National & World News
Syria's Assad makes rare visit to frontline area
DAMASCUS, Syria (AP) -- In a rare public appearance, President Bashar Assad on Wednesday visited displaced Syrians in a frontline suburb of the country's capital, where he vowed to keep up the fight against gunmen whom he blamed for driving people from their homes, state TV said.
The visit to a shelter for displaced people in the Damascus suburb of Adra, just northeast of the capital, coincides with advances by his troops battling rebels who captured parts of the suburb in December, displacing thousands from the area.
The visit comes nearly four months before Assad's seven-year term officially expires. Syrian officials have said the presidential elections would be held on time, according to the constitution.
Assad has suggested he would run again but has not confirmed it. The election must be held between 60 and 90 days before Assad's term ends on July 17.
The visit to Adra was Assad's first public appearance outside Damascus since August, when he toured the suburb of Daraya, once a rebel stronghold, and in the same week, took part in a public iftar, the meal that breaks the dawn-to-dusk fast during the Muslim holy month of Ramadan.
"The state will continue to fight terrorism and terrorists who displace people from their homes and commit ugly crimes against them," Assad said. His government refers to opposition fighters as terrorists.
Photos released by the president's office showed Assad speaking to women, several of whom were carrying children in their arms. One photo showed Assad putting his hand on the shoulder of a child who was lying on a mattress.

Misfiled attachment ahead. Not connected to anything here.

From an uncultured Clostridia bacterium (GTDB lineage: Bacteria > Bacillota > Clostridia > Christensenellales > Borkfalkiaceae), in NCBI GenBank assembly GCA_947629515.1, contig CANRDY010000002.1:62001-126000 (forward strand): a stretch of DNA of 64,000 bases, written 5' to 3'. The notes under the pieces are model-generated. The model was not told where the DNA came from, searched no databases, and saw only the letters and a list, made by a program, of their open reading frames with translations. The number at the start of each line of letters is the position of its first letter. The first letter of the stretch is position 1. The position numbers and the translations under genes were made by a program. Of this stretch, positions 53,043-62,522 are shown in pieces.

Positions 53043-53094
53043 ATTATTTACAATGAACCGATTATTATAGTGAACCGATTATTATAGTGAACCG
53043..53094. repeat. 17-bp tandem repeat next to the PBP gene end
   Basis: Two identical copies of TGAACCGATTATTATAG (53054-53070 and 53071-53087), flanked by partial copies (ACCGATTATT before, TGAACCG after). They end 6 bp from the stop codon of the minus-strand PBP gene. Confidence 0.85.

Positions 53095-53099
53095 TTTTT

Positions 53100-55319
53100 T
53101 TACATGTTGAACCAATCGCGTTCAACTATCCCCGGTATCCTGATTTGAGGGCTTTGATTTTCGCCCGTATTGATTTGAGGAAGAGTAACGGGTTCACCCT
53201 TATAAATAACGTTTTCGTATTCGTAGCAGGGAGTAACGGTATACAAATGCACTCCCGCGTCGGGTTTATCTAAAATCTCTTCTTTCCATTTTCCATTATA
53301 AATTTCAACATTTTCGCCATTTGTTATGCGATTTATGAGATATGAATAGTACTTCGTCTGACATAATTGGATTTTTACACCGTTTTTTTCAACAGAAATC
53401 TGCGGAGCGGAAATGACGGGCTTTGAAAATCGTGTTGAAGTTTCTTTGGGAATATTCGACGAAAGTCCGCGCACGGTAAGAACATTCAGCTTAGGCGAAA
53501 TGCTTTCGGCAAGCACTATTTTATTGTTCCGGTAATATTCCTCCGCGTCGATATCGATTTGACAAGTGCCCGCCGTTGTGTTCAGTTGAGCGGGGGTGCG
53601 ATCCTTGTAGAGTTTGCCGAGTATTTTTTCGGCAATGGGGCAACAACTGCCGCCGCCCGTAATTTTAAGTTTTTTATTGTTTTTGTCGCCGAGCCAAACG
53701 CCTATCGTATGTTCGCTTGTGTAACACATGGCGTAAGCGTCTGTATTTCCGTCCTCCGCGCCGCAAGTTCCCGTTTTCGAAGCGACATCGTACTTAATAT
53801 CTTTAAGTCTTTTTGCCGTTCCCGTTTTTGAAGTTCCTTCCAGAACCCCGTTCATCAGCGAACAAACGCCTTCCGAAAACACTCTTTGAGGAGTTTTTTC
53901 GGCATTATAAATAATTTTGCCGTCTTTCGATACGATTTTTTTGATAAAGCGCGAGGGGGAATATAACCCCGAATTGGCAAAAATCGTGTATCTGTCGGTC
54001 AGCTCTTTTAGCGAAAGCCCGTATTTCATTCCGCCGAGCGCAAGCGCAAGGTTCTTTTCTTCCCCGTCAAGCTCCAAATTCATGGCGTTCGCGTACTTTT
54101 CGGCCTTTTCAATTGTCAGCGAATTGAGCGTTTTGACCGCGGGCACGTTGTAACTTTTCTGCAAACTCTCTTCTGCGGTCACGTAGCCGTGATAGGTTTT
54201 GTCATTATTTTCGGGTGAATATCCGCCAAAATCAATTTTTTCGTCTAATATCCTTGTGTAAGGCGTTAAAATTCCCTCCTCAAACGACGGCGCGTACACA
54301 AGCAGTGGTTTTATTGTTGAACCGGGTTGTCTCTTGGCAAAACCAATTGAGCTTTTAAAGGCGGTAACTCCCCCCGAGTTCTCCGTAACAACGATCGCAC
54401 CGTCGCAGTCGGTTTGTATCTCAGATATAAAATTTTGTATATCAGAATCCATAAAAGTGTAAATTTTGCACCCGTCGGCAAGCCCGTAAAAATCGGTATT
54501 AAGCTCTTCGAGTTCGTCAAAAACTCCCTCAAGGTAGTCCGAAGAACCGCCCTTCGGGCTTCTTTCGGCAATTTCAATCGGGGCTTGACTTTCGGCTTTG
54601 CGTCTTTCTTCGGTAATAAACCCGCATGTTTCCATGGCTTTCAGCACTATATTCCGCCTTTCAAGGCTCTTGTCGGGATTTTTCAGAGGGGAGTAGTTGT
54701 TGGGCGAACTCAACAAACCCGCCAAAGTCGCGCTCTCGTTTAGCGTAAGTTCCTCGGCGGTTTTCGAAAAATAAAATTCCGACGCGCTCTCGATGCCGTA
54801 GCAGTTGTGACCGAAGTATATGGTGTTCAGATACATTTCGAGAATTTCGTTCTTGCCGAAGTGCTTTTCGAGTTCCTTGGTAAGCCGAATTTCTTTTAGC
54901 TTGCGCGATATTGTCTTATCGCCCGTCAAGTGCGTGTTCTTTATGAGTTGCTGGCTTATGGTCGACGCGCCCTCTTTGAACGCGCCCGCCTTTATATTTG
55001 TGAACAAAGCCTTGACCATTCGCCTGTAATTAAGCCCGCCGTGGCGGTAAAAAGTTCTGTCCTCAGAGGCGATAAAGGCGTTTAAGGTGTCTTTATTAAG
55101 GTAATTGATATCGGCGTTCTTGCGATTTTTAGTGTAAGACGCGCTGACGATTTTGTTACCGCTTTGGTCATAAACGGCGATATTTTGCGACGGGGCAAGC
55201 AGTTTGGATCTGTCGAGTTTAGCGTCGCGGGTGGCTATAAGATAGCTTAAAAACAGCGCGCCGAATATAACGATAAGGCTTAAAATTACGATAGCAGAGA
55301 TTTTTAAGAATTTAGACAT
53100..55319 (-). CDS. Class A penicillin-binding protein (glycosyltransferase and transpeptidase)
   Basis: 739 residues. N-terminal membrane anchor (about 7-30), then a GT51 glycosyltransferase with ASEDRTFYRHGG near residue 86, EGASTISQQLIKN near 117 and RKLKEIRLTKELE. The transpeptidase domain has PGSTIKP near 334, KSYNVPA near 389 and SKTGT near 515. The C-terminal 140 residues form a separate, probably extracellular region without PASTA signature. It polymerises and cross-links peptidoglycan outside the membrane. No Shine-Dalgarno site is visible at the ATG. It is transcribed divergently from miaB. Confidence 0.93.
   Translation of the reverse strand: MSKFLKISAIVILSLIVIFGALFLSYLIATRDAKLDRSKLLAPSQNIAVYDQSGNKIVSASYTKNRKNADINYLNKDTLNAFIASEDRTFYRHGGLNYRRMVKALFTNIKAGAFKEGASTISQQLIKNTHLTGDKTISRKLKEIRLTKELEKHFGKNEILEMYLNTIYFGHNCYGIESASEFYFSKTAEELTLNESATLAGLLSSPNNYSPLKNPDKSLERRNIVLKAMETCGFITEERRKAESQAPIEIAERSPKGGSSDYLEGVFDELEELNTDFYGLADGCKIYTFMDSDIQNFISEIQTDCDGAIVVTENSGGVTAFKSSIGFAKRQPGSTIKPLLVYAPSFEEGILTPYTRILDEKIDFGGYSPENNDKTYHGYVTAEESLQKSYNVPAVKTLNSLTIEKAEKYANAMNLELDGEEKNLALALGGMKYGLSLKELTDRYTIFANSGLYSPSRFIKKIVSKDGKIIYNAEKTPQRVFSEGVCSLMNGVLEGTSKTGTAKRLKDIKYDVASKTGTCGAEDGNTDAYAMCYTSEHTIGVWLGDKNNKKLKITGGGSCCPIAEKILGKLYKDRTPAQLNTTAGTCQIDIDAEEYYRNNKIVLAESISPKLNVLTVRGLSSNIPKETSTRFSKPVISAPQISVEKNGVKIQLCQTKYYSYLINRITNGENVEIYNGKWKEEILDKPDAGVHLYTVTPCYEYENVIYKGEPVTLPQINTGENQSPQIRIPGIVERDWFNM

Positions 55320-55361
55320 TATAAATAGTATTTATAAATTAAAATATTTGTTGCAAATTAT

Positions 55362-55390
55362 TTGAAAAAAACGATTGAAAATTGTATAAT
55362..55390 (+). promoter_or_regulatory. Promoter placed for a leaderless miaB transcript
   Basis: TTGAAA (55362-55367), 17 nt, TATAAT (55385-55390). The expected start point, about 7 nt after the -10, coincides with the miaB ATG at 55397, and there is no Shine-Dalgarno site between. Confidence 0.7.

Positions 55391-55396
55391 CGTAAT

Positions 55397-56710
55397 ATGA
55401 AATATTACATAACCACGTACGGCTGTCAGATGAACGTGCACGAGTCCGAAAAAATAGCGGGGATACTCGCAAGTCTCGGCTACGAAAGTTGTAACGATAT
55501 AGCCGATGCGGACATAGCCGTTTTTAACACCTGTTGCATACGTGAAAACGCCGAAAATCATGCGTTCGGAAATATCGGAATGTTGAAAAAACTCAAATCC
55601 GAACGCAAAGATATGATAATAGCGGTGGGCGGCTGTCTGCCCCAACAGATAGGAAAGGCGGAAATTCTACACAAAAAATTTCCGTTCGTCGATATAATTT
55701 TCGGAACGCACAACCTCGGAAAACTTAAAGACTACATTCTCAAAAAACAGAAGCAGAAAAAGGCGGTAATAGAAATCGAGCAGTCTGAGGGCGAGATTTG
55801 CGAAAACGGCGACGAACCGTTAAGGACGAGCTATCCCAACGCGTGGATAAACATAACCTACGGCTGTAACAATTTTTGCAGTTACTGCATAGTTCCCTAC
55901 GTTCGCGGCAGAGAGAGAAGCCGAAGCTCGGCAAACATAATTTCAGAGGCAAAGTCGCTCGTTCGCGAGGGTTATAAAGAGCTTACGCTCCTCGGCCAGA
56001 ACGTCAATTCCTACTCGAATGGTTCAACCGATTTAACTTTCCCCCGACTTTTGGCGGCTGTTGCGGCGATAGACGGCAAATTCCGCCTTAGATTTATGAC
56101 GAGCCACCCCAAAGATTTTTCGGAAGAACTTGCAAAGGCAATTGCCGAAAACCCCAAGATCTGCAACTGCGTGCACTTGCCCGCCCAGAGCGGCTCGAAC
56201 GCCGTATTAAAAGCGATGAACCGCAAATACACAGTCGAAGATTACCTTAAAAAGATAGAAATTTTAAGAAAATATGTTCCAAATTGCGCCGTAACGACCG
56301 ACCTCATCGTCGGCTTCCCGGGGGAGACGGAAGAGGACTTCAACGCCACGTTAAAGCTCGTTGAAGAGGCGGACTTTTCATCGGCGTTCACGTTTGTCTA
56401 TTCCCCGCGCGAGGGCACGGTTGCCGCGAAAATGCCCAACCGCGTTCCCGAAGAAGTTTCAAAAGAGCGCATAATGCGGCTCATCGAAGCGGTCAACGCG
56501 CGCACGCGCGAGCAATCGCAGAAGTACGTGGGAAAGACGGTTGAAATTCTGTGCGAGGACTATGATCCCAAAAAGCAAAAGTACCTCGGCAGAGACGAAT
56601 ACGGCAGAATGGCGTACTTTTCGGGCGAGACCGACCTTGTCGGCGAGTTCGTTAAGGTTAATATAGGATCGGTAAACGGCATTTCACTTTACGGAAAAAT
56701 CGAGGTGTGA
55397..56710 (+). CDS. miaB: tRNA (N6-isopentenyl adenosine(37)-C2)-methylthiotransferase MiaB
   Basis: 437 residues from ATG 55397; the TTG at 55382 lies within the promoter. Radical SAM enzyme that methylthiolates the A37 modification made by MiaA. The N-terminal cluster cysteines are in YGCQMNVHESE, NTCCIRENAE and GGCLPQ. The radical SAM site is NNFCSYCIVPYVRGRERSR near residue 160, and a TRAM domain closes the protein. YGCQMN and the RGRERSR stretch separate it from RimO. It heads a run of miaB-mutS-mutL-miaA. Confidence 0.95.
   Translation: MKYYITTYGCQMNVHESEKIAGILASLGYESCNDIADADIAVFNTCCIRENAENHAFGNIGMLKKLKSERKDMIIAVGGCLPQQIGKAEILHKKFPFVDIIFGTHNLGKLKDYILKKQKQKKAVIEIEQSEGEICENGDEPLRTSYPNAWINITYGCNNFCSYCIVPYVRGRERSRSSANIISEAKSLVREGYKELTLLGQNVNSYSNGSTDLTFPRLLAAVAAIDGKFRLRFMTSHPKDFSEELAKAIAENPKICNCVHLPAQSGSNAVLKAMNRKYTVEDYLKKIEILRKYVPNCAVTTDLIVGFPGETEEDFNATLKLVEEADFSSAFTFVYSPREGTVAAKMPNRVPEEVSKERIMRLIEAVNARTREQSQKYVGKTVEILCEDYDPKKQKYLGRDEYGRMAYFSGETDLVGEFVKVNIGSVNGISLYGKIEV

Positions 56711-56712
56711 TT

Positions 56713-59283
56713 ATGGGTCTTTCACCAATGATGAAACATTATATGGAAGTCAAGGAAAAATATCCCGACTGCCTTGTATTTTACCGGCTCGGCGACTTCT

"The government will continue to provide for the main needs of the displaced until they all return to their homes, whether in Adra or other areas," the TV quoted Assad as saying.
Also Wednesday, the Syrian parliament met to discuss a new election law that allows candidates to run for president and allows at least in theory for opening the country's political system. It allows for a multiparty system in Syria, which has been ruled by the Baath party since it took power in a coup in 1963. It was not immediately clear when the lawmakers would vote on the bill.
"Members of parliament will discuss every paragraph of the draft law that covers presidential, parliamentary and municipal elections," legislator Fayez Sayegh told The Associated Press by telephone.
Syria's civil war, now entering its fourth year, has killed more than 140,000 people. According to U.N. figures, the conflict has also forced about 2.3 million Syrians to seek shelter in Jordan, Lebanon, Turkey, Egypt and Iraq.
Also, a U.N. estimate from July said 6.5 million Syrians have been uprooted from their homes and displaced within the country.
Associated Press writer Bassem Mroue contributed to this report from Beirut.